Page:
Language Markup

Albert Lunde (
Fri, 28 Jul 95 21:51:51 EDT

> | 7. Internationalization.
> |
> | Currently Netscape and Spyglass Mosaic will accept different
> | character encoidings. They use a user-overridable heurstic to
> | guess the character set, but will work properly if they
> | see a charset= parameter on the MIEM content-type.
> | No one in the roomwas doing anything to further any spec writing here,
> | and previous volunteers had gone quiet. Dan Connolly volunteered
> | to see to the writing of a spec for the charset parameter, by delegation
> | or action as need be, by December.
> |
> | Language tags were a different issue. They should not be lumped
> | together with "charset" or SUP/SUB as one would hold the otehr back.
> | Some work on laguage tags has been done and should be
> | disenterred.
> |
> | There is a problem with unicode that it uses the same code to
> | represent different glyphs as a function of the language being Chinese
> | or Korean. EBT solve this problem by regarding it as a font
> | choice issue in a style sheet. Noone else had a solution.
> I believe this is where you need to know what language you are in.
> So language attributes may well be needed. Glenn Adams, some
> mail to you bounced recently; are you still around?

This has been raised twice in the discussion of Unicode.

It seems that the <lang> tag and attribute proposed in the HTML3
drafts would be sufficent except that we should be referring
to the same language identifiers as HTTP.

(There's a new RFC, let me see if I can find the references...
here they are:)

See the HTML3 draft in these sections:

The Body Element and Related Elements

Overview of Character-Level Elements:
which says:

This is one of the ISO standard language abbreviations, e.g. "" for
the variation of English spoken in the United Kingdom. It can be used by
parsers to select language specific choices for quotation marks, ligatures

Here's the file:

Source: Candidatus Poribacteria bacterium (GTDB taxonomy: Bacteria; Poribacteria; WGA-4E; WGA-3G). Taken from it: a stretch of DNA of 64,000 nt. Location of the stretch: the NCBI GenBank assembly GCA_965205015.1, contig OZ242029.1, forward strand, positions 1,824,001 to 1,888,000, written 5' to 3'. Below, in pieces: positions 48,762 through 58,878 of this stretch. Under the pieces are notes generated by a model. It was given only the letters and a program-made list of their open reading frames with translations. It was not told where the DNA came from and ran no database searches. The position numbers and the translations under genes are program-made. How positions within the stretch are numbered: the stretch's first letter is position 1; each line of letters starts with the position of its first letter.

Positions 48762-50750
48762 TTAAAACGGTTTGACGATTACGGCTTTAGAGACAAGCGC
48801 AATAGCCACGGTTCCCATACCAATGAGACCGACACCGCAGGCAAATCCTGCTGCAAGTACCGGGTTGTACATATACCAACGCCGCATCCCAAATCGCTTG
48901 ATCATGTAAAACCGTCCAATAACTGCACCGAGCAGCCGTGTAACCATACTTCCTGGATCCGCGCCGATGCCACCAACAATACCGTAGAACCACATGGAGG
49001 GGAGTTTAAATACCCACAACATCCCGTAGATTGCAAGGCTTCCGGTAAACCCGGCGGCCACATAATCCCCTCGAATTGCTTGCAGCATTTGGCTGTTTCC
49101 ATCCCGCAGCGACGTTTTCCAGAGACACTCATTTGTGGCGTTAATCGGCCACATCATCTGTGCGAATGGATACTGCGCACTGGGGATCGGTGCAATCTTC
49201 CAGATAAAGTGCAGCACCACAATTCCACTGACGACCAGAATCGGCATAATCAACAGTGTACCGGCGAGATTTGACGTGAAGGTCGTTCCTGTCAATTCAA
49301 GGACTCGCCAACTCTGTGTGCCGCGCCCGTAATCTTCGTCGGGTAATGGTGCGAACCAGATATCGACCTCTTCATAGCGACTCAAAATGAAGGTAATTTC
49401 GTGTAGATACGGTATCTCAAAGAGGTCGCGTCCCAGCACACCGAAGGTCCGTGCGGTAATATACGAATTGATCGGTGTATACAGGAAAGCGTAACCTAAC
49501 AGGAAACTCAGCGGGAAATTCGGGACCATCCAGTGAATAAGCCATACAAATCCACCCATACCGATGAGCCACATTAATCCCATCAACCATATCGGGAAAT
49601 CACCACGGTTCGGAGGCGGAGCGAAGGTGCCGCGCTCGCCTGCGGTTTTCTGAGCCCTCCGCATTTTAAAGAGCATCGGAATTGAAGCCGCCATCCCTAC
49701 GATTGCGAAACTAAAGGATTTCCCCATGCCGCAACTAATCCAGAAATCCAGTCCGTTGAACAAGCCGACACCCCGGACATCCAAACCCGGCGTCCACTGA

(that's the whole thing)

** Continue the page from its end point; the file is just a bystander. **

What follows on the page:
and hypenation rules etc. The language attribute is composed from the two
letter language code from ISO 639, optionally followed by a period and a
two letter country code from ISO 3166. "

Information Type Elements
which says:
The <LANG> element is used to alter the language context when it is
inappropriate to do this with other character-level elements. New in 3.0. "

I expect we should adopt these and the corresponding stuff from the DTD,
except that we want to use the definition of language:

= =
8.2 Language Tags

A language tag identifies a natural language spoken, written, or otherwise
conveyed by human beings for communication of information to other human
beings. Computer languages are explicitly excluded. The HTTP/1.0 protocol uses
language tags within the Accept-Language and Content-Language header fields.

The syntax and registry of HTTP language tags is the same as that defined by RFC
1766 [1]. In summary, a language tag is composed of 1 or more parts: A primary
language tag and a (possibly empty) series of subtags:

language-tag = primary-tag *( "-" subtag )
primary-tag = 1*8ALPHA
subtag = 1*8ALPHA

Whitespace is not allowed within the tag and all tags are to be treated as case
insensitive. The namespace of language tags is administered by the IANA.
Example tags include:

en, en-US, en-cockney, i-cherokee, x-pig-latin

where any two-letter primary-tag is an ISO 639 language abbreviation and any
two-letter initial subtag is an ISO 3166 country code.

Earlier versions of this document specified an incomplete language tag, where
values were limited to ISO 639 language abbreviations with an optional ISO 3166
country code appended after an underscore ("_") or slash ("/") character. This
format was abandoned in favor of the recently proposed standard for Internet
= =